3 Simple and Effective Breathing Exercises for Reducing Stress



It’s one of those things we just take for granted. Like the sun rising each morning, like leaves falling in autumn…. it’s just one of those things we know will happen and we don’t need to think about.

There are a rare few of us who breathe deep and easy, whereas let’s face it, for the majority of us it’s shallow and tense.

I remember at crazy stressful times working in my previous life in advertising, I would go for whole days (and probably weeks…) forgetting to actually take a breath. I was so tight in my chest that it sometimes felt like I barely used my lungs. As if they had perhaps frozen over from lack of use. Perhaps you can relate?

It should come as no surprise that shallow and tight breathing go hand in hand in stress. Unfortunately, our bodies are wired that way. Instead of using our diaphragm to move air in and out of our lungs, we actually use our shoulders.

Yep, that’s another reason why your shoulders may be feeling like you’re carrying the weight of the world around with you.

Don’t forget to breathe

Obvious right?

We’ve known for thousands of years that breathing has a powerful influence over our physiologically and our psychological wellbeing (it stops us from turning into that crazy person for starters…). Every day we take around 20,000 breaths so you’d think we’d have figured out a few things by now….. but we’re also living in one of the most stressful times in the history of our planet.

Too many of us are living in a constant state of stress which means we’re functioning in a fight or flight response. Remember that bear chasing you through the woods….no wait…. It’s actually a giant pile of emails and the impending threat of the awkward phone call you keep putting off….

Are you being chased by bears or checking your emails?

Our minds know no difference. We simply perceive a threat and our body rises to the challenge. It’s actually a smart move by your body, and one that would aid your chances of survival if there actually was a bear present. But of course there isn’t. And there never was.

Your Breathing When You’re Stressed

Shallow breathing not only causes us to lose some of the function of our lungs (those muscles just aren’t getting any exercise), it’s also causing greater levels of fatigue due to lower oxygen levels, higher levels of built up toxins in the blood, and impacting your immune system. You’d be right in thinking none of these things are doing you any favours in life.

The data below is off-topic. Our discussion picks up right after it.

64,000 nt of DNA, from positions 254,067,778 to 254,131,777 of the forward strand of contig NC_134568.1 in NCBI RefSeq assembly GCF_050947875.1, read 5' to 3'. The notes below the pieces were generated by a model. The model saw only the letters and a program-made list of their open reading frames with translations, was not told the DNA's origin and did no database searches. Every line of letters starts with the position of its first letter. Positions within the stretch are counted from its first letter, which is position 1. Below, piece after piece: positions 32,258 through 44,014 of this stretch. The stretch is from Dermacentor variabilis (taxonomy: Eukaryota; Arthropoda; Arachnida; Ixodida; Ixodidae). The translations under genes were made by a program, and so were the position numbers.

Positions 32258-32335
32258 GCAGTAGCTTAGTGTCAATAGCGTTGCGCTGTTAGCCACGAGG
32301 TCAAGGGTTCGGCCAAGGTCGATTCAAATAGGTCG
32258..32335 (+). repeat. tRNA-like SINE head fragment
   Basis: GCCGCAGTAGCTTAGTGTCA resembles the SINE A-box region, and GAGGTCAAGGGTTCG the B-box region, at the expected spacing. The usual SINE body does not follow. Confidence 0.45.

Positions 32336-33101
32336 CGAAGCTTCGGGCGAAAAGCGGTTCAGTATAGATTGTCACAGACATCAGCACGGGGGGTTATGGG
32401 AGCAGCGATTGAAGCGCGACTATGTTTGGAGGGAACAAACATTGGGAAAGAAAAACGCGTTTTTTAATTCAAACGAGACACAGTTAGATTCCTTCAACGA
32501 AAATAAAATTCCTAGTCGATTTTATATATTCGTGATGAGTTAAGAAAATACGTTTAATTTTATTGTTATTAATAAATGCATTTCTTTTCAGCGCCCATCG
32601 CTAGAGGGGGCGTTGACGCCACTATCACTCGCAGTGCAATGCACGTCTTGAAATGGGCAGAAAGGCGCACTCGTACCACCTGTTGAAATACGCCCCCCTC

It’s clear therefore that learning to actually breathe the way nature intended us to can dramatically increase your health and wellbeing. You’ll also be better equipped to cope with the day to day stresses of life…. and not become known as the crazy lady at work.

3 Simple and Effective Breathing Exercises for Reducing Stress

There are hundreds of different breathing exercises you can try to gain relief from stress, but these three are my absolute favourite and I often recommend them to my clients, especially those suffering from anxiety and ongoing chronic stress.

1. Zazen Breathing

Based on a breathing method from Zen Buddhism, this is a very simple breathing exercise which I simply love. If you mediate you could easily incorporate this method into your practice too. There are three central aspects to Zazen; the aspect of the body, the aspect of breathing, and the aspect of mind. I am only going to cover the breath here, but if you are interested, I would encourage you to read more about the practice of Zazen.

The technique is as simple as counting a single number with every out breath, continuing from one to ten and then returning to one again. It’s surprisingly relaxing just focusing on the out breath.

As you breathe, bring your attention to your lungs and allow your breath to naturally deepen.

2. 4-7-8 Breathing

Another firm favourite and one developed by Dr Andrew Weil. The 4-7-8 breathing exercise is utterly simple, takes almost no time, requires no equipment and can be done anywhere (what’s not to love?). Place the tip of your tongue against the ridge of tissue just behind your upper front teeth, and keep it there through the entire exercise. You will be exhaling through your mouth around your tongue; try pursing your lips slightly if this seems awkward.

  • Exhale completely through your mouth, making a whoosh sound.

  • Close your mouth and inhale quietly through your nose to a mental count of four.

  • Hold your breath for a count of seven.

  • Exhale completely through your mouth, making a whoosh sound to a count of eight.

This is one breath. Now inhale again and repeat the cycle three more times for a total of four breaths.

The key thing to remember with this exercise is that the absolute time you spend on each phase is not important; the ratio of 4:7:8 is important. Breathe to your own breath cycle, and when starting don’t try and count in seconds as you may find this very uncomfortable. You can read more about this amazing practice here.

3. Sama Vritti or “Equal Breathing”

This technique focuses on balance. To start, inhale for a count of four, then exhale for a count of four — all through the nose, which adds a natural resistance to the breath.

If you’re feeling a little more advanced, try increasing the count to six to eight counts per breath. The goal here is to calm the nervous system, increase your focus and reduce stress.

And the best part?

All of these exercises can be done at your desk, in an open plan office, on the bus, in the car or walking down the street. They are simple but powerful tools to help manage your stress and bring about balance and rejuvenation to both your mind and body.

Plus, there’s an added benefit than deep, slow, mindful breathing actually helps to slow aging and prevent disease.

Sounds like a win-win to me!